The Judicial Business of the U.S. Courts released its annual report this week on the business of the Federal Judiciary for the fiscal year ending September 30, 2008. Overall, the report provides statistical data on the work of the Federal Judiciary, compares data for the current year to that for previous fiscal years, and, wherever possible, explains why increases or decreases occurred in judicial caseload.
In the world of IP, the number of cases sank by 11% in 2008. However, most of this drop is attributable to the reduction of new copyright cases (-26.5%). Trademark and patent cases, stayed relatively flat (-1.1% and +0.4%, respectively).
Claims of a patent litigation "explosion" continue to be unsupported by the latest data. Going back to 2004, the number of patent cases filed per year break down this way:
2004 - 3,075 patent cases
2005 - 2,720 patent cases
2006 - 2,830 patent cases
2007 - 2,896 patent cases
2008 - 2,909 patent cases
Considering that 9,573 IP lawsuits were filed in 2008, patent litigation made up only 30% of all IP litigation. Further, as 223,093 civil cases were filed in 2008, patent litigation made up only 1.3% of all litigation in the U.S.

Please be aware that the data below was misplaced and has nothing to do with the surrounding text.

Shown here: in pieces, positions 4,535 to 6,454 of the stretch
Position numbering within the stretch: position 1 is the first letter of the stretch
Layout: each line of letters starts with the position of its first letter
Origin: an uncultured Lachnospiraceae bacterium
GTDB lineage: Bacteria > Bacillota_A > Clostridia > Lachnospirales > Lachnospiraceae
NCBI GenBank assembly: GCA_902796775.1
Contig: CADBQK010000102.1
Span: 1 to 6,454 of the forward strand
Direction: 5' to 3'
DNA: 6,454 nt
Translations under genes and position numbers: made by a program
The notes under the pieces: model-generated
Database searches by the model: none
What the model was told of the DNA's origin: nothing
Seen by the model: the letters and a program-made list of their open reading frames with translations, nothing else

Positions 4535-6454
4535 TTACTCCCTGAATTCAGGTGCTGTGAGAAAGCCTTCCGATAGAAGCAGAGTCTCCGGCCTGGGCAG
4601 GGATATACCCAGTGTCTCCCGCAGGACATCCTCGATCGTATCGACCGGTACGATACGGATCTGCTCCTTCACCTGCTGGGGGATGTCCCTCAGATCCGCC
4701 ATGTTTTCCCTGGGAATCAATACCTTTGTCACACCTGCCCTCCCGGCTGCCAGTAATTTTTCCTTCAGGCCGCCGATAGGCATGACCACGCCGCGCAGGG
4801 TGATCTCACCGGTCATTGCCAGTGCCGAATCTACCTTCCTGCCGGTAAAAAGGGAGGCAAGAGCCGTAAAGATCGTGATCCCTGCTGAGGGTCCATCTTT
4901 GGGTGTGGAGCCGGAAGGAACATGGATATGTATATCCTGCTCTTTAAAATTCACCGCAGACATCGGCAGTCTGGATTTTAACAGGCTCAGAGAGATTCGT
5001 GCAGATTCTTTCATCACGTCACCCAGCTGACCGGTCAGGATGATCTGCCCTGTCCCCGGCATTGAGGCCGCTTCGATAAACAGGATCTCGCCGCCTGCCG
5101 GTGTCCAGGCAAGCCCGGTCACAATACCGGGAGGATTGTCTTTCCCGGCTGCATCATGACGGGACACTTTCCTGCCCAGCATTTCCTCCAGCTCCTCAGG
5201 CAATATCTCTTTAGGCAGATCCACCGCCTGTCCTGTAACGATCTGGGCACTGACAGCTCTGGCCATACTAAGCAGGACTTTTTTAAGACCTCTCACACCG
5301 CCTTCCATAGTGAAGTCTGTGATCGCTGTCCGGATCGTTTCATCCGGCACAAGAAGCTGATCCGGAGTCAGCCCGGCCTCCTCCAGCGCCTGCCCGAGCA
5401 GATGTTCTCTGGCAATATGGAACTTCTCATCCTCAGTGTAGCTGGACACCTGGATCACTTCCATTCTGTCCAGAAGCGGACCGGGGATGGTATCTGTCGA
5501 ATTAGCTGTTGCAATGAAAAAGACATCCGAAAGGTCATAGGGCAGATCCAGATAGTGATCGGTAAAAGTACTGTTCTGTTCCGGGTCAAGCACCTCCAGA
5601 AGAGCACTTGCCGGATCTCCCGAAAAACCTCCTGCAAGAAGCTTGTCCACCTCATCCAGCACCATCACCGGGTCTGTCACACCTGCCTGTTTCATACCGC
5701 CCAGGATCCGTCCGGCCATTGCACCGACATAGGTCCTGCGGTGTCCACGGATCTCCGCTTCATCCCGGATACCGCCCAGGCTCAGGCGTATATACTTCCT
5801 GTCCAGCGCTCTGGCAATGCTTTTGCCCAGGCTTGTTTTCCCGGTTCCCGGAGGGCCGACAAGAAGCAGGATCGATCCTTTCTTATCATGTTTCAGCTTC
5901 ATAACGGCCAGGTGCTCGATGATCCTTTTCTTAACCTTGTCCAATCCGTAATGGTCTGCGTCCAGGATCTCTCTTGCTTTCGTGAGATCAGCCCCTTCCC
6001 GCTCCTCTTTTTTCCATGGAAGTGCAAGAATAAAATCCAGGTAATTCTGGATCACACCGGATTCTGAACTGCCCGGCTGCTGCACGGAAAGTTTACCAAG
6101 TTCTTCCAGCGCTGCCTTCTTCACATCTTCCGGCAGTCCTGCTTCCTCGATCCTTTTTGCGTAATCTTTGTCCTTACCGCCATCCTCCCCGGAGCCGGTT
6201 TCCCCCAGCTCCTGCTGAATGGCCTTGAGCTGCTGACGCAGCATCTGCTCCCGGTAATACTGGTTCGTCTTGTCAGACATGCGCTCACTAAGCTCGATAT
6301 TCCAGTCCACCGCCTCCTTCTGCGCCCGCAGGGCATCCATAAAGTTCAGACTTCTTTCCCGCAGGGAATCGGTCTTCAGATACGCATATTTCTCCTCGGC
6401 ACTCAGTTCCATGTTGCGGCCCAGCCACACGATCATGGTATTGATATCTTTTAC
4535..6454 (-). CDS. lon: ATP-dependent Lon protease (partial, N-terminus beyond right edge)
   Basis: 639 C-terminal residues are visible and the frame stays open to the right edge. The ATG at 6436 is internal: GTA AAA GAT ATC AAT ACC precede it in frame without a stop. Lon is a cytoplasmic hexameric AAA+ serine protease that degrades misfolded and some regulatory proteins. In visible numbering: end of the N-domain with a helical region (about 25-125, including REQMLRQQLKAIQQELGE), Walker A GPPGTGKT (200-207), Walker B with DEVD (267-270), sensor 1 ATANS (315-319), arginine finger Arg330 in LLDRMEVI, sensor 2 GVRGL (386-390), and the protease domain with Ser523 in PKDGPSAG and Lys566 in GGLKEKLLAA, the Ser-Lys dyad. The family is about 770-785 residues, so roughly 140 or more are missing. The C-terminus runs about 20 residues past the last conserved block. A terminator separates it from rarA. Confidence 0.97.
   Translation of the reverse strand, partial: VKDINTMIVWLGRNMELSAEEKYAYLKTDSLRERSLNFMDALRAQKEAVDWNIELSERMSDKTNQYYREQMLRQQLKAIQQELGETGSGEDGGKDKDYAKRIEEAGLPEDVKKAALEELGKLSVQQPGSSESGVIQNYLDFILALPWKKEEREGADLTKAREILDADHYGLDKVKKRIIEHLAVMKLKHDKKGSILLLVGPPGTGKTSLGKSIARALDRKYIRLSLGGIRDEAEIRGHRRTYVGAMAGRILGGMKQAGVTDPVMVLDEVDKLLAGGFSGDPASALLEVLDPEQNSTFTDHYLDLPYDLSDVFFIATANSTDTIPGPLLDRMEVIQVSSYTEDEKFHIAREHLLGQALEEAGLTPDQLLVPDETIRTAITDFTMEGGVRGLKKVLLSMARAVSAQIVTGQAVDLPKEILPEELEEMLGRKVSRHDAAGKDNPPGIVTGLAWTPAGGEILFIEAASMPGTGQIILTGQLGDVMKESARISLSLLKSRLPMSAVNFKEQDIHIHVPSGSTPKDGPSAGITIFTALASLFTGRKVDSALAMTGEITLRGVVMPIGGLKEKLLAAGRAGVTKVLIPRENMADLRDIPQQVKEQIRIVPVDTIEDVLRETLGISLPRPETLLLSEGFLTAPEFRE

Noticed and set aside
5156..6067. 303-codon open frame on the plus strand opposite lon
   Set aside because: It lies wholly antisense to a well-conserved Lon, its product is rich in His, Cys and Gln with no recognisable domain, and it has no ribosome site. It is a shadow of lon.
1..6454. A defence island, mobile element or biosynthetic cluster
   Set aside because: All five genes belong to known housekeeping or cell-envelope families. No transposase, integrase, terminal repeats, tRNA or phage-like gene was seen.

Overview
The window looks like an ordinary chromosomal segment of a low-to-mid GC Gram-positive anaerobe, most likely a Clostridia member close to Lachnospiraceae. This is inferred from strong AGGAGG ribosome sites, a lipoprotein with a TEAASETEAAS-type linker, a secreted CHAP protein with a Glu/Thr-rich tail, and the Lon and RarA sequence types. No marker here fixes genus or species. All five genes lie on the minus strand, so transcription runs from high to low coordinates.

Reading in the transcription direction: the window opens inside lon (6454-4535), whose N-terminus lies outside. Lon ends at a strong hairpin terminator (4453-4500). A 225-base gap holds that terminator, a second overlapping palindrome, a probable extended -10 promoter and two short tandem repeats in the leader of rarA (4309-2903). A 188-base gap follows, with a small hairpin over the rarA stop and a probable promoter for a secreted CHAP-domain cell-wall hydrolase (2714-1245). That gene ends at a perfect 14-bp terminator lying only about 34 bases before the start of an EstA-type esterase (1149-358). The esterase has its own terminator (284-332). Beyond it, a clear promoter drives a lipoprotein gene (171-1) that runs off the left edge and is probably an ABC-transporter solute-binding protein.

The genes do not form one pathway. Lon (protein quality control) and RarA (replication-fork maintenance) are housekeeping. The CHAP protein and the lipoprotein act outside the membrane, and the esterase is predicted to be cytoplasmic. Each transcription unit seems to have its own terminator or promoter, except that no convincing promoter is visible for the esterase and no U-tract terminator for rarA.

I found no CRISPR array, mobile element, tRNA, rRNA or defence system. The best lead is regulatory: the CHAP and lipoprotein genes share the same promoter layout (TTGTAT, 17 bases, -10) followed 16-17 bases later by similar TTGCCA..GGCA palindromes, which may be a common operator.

In terms of IP cases commenced in 2008 by jurisdiction, the incoming caseload broke down this way:
(1) CD California - 1,394 new IP cases
(2) SD New York - 694 new IP cases
(3) ND California - 478 new IP cases
(4) ND Illinois - 385 new IP cases
(5) D New Jersey - 361 new IP cases
(6) ED Texas - 358 new IP cases
(7) ED Pennsylvania - 279 new IP cases
(8) SD Florida - 265 new cases
(9) MD Florida - 220 new IP cases
(10) WD Texas - 218 new IP cases
(11) ND Texas - 195 new IP cases
(12) SD California - 194 new IP cases
(13) SD Texas - 192 new IP cases
(14) ND Georgia - 179 new IP cases
(15) D Massachusetts - 170 new IP cases
For the 2,875 patent cases that were terminated in 2008, only 3.8% of the cases ever reached trial. 1,517 cases (52%) were terminated before pretrial, while 402 (14%) were terminated during or after pretrial. 847 patent cases were terminated with no court action.
To read more, and to download the (412 page) report, click here (link).